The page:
aww, this is so cute!
9.12.15 Full Project Update
88 iCloud Notes
Characters (no spaces): 3,511,951
Characters (with spaces): 4,222,534
“I saw the angel in the marble and carved until I set him free.” — Michelangelo
gosh, this “2700-page canvas I constructed somewhat automatically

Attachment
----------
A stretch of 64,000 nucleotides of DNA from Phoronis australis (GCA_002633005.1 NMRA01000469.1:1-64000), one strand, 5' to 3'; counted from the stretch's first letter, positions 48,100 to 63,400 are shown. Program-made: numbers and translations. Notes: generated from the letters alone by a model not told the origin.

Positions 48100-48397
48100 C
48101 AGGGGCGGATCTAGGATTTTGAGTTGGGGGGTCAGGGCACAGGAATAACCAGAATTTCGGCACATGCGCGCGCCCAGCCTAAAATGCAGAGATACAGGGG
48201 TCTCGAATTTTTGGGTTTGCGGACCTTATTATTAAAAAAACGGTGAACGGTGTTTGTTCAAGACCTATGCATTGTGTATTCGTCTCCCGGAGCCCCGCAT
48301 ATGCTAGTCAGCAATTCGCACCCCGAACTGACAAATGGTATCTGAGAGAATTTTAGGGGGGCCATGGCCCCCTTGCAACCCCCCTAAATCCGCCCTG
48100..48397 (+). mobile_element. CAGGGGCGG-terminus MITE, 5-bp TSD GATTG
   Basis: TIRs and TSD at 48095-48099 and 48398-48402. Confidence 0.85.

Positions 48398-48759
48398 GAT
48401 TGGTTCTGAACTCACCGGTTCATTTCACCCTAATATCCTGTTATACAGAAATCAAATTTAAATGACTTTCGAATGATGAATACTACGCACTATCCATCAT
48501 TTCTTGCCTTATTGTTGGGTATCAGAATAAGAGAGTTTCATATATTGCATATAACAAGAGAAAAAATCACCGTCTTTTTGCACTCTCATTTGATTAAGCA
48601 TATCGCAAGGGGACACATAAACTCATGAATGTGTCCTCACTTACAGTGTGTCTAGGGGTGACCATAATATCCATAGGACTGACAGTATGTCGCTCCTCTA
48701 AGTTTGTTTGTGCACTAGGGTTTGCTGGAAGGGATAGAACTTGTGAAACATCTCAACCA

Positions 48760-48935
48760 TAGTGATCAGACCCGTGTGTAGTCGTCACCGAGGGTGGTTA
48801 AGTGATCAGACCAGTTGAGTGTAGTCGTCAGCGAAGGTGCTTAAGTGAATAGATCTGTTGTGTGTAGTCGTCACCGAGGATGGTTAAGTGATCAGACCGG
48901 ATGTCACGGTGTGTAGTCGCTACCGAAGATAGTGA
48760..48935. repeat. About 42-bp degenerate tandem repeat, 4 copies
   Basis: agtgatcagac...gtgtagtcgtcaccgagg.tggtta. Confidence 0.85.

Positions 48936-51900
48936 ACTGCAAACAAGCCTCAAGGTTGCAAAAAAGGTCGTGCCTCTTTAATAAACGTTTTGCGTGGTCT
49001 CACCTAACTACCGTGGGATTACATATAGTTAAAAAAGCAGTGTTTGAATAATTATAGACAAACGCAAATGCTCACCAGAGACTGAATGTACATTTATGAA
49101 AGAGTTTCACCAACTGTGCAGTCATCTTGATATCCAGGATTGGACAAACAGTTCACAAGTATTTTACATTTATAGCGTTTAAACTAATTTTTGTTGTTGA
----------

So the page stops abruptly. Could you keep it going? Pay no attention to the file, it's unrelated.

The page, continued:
like a young planet, I have been a molten ball of magma, spinning hot and hard until I collapse” is something I would share with anyone — it’s a memoir of my time in Kansas City and New York and a bit of a return to California, my life from 2012 to 2015 which was pretty raucous and full of fun, meaning, philosophizing, noticing and a fundamental grounding in curiosity about the arts and the life of any artist or writer — the guts it takes, the daily ritual, the repetition, the solitude and obscurity, the lack of funding, the ultimate emptiness of getting recognized in magazines (I did mention The New Yorker and The Paris Review in a phone call today, though I know writing the next thought is more important than any external event)…freedom to drift where the mind’s eye takes you, where the rememberer (like the governor) is going: and of course all is best when the governor and editor and judge are ripped out, the socket bleeding — yes, throw away your social media and work email, and what’s left is soul. Do you have it? Are you in touch with the inner voice? Surely you have one like I do and we are the same, and I am your counterpart over here with the guts and balls and rage and faith to follow my intuition rather than the money even at the advanced age of 33⅔ ~ and I know I set myself up as an enemy and adversary of every other man my age who sees and hears what I’m doing (reckless abandon of practical considerations) and scoffing: you can’t do that; it’s impossible…how on earth are you going to support yourself? Perhaps I’m living the #resistance against capitalism, or something else, it could have many names, and really it’s about a conversation (and I understand writing is an avoiding conversation: it’s a conversation with oneself to occupy oneself when one is not, what, courting more business deals, trying to fill the lack of money and certainty? I think wanting security and guarantees and “enough” is a losing battle, and eventually every man tires out and realizes the way to his destiny is quieter, slower, monkish, separate — no other man has his blueprint, the only path to follow is your own.